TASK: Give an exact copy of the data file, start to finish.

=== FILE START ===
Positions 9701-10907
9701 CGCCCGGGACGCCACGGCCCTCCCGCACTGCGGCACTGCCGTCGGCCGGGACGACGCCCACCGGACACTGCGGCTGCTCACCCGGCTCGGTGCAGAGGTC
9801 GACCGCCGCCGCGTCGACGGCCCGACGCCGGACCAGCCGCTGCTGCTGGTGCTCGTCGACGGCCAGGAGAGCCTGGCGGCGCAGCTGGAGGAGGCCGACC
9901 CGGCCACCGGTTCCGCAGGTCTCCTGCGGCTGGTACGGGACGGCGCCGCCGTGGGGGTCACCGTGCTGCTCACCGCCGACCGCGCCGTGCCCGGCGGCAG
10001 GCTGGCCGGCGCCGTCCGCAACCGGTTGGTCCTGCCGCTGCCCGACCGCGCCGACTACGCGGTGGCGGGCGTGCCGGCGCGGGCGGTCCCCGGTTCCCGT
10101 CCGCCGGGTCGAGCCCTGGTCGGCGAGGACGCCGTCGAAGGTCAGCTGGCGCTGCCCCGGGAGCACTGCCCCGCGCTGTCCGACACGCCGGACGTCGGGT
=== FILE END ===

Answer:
Positions 9701-10907
9701 CGCCCGGGACGCCACGGCCCTCCCGCACTGCGGCACTGCCGTCGGCCGGGACGACGCCCACCGGACACTGCGGCTGCTCACCCGGCTCGGTGCAGAGGTC
9801 GACCGCCGCCGCGTCGACGGCCCGACGCCGGACCAGCCGCTGCTGCTGGTGCTCGTCGACGGCCAGGAGAGCCTGGCGGCGCAGCTGGAGGAGGCCGACC
9901 CGGCCACCGGTTCCGCAGGTCTCCTGCGGCTGGTACGGGACGGCGCCGCCGTGGGGGTCACCGTGCTGCTCACCGCCGACCGCGCCGTGCCCGGCGGCAG
10001 GCTGGCCGGCGCCGTCCGCAACCGGTTGGTCCTGCCGCTGCCCGACCGCGCCGACTACGCGGTGGCGGGCGTGCCGGCGCGGGCGGTCCCCGGTTCCCGT
10101 CCGCCGGGTCGAGCCCTGGTCGGCGAGGACGCCGTCGAAGGTCAGCTGGCGCTGCCCCGGGAGCACTGCCCCGCGCTGTCCGACACGCCGGACGTCGGGT